Sanity is a subject I’ve grown increasingly interested in as I’ve gotten older. I used to see it as a black and white matter. Some people are sane, others insane. Easy as that.
This was a cozy idea of mine as a child at least. I kept far away from the black sheep of my family - an ancient great aunt with a lifetime’s wake of miserable holiday antics due to her undiagnosed narcissism - and I got used to what I perceived was textbook sanity. Although I do remember once in middle school miserably wishing I could be as smart as Nietzsche, as I felt too sane to ever be genius. But eventually, after those comfortable years not considering it much more, I left home. I met people comfortable with routines I could never imagine for myself, and with backgrounds equally contrasting. Not only did I question my own quirks, I feared my roots. I had grown accustomed to my Father wearing literally the same outfit every single day (à la Steve Jobs) because “it’s comfortable,” and to a Mother who collected rocks and scrap metals (to build a scarecrow for the backyard of course). But also around that time, humans generally became a lot more interesting to me.
This perhaps isn’t an accurate personal introduction to The Alienist, as it crosses into other ideas and plots - but I kept going back to this subject. Maybe I’m ready for something that addresses the topic without satire (I’m always welcome to suggestions!) for The Alienist is equally hilarious as it is perceptive and ahead of it’s time. I'm definitely ready for more Machado de Assis.
an illustrated scene from one of my favorite novellas, The Little Prince. the prince himself is based on the design they used in the recent movie with the same title, the rest is just me trying to establish an illustration style.
“And to this hour the image of Carmilla returns to memory with ambiguous alternations […] often from a reverie I have started, fancying I heard the light step of Carmilla at the drawing room door.”
It’s pretty surreal how the novella ends with Laura daydreaming of hearing Carmilla at her door, and the webseries begins with Carmilla at her door, almost as if by travelling through the door she had crossed into an alternate universe.
HEYYOOO!! So I have been doing a bunch of commissions lately, and here is one of them!
This Character’s name is Kit Ruthven, and he’s from one of Christy Carlyle’s novels (which you can pre-order on amazon waaahhht!!) Christy writes fancy romance novels, so if you’re into that, definitely check her out. Her website and amazon for her books are linked below.
Anne-Louis Girodet (1767-1824)
“The Burial of Atala” (1808)
“Atala, ou Les Amours de deux sauvages dans le desert” is an early novella by François-René de Chateaubriand, first published on 2 April 1801. The work, inspired by his travels in North America, had an immense impact on early Romanticism, and went through five editions in its first year.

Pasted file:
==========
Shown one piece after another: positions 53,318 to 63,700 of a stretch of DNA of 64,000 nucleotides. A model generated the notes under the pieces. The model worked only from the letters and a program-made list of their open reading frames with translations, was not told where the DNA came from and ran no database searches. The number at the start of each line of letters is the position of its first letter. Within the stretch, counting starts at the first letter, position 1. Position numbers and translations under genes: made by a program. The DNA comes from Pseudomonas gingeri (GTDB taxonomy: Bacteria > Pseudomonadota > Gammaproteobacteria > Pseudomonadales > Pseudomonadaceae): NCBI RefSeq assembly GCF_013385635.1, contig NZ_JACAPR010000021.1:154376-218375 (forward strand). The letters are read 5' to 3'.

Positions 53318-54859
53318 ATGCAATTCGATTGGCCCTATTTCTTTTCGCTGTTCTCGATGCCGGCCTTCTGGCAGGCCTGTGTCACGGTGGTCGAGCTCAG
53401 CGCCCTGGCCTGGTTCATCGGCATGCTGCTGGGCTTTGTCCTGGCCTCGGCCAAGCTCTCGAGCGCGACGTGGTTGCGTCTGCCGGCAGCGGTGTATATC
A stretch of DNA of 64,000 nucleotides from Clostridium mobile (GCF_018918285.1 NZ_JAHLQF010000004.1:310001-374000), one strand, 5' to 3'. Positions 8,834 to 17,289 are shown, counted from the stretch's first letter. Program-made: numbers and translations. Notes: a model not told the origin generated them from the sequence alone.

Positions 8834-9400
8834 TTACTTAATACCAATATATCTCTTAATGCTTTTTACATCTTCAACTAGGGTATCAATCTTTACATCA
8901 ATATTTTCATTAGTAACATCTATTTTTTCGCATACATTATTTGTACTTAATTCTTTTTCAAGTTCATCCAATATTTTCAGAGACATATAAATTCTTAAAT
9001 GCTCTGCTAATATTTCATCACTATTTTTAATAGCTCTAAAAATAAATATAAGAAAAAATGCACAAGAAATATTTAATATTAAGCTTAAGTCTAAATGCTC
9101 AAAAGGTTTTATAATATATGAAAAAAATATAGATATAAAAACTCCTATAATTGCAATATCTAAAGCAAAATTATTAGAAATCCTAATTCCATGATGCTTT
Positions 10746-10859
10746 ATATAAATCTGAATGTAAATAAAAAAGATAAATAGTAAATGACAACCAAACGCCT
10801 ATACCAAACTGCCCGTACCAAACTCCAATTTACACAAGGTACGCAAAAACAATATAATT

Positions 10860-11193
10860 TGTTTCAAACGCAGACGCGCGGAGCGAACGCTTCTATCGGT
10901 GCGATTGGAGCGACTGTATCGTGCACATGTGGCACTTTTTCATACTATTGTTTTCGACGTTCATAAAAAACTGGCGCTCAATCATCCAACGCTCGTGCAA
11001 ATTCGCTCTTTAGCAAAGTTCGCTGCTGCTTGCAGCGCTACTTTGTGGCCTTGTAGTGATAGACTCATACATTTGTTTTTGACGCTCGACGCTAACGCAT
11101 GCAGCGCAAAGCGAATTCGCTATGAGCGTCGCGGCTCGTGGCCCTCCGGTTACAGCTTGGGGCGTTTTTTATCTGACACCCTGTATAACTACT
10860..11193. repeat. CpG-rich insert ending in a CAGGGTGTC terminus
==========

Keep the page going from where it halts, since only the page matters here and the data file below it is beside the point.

The classical scholar and poet Angelo Ambrogini, known as Poliziano, died on 24 September 1494 at the age of 40. His nickname derived from the Latin name for his hometown of Montepulciano (Mons Politianus). Known for his translations of ancient texts and original poetry, Poliziano served as private secretary to Lorenzo de'Medici (d. 1492) and tutor to his children. He appears alongside the young Giuliano, Piero, and Giovanni in a fresco painted by Domenico Ghirlandaio in the Sassetti Chapel at Santa Trinita, Florence. It depicts the Confirmation of the Franciscan Rule, which was granted by Pope Honorius III in 1223 in Rome, as if it had happened in Florence with late fifteenth-century luminaries in attendance, including Lorenzo and Poliziano.
Ghirlandaio honored Poliziano again in a fresco painted for another prominent family’s chapel, the Tornabuoni chapel at Santa Maria Novella. Ghirlandaio included the humanist among the crowd gathered to witness Zachariah’s message from the Angel Gabriel that he would have a son. The inscription on the arched gate at the right of the composition has been attributed to Poliziano, who was Medici court poet at the time: “In the year 1490, when the most beautiful of cities, owing to its wealth, its conquests, its undertakings, and buildings, enjoyed prosperity and peace” (translation from Steffi Roettgen, Italian Frescoes: The Flowering of the Renaissance 1470-1510, p. 174.)
Sassetti included members of the Medici family and entourage in his chapel’s decoration as a way to honor his employer Lorenzo; the Tornabuoni included numerous family members, friends, and luminaries in the crowds that witness the religious events displayed on their chapel’s walls as a reflection of their social status and importance. That Poliziano was included in both images attests to his his reputation and esteem during his short but productive life.
Domenico Ghirlandaio, Confirmation of Franciscan Rule, fresco, ca. 1485, detail showing Angelo Poliziano and Giuliano di Lorenzo de'Medici, Sassetti Chapel, Santa Trinita, Florence
Domenico Ghirlandaio, Confirmation of Franciscan Rule, fresco, ca. 1485, Sassetti Chapel, Santa Trinita, Florence
Domenico Ghirlandaio, Apparition to Zechariah, fresco, ca. 1490, detail showing Marsilio Ficino, Cristoforo Landino, Demetrius the Greek, and Angelo Poliziano (according to Vasari), Tornabuoni Chapel, Santa Maria Novella, Florence
Domenico Ghirlandaio, Apparition to Zechariah, fresco, ca. 1490, Tornabuoni Chapel, Santa Maria Novella, Florence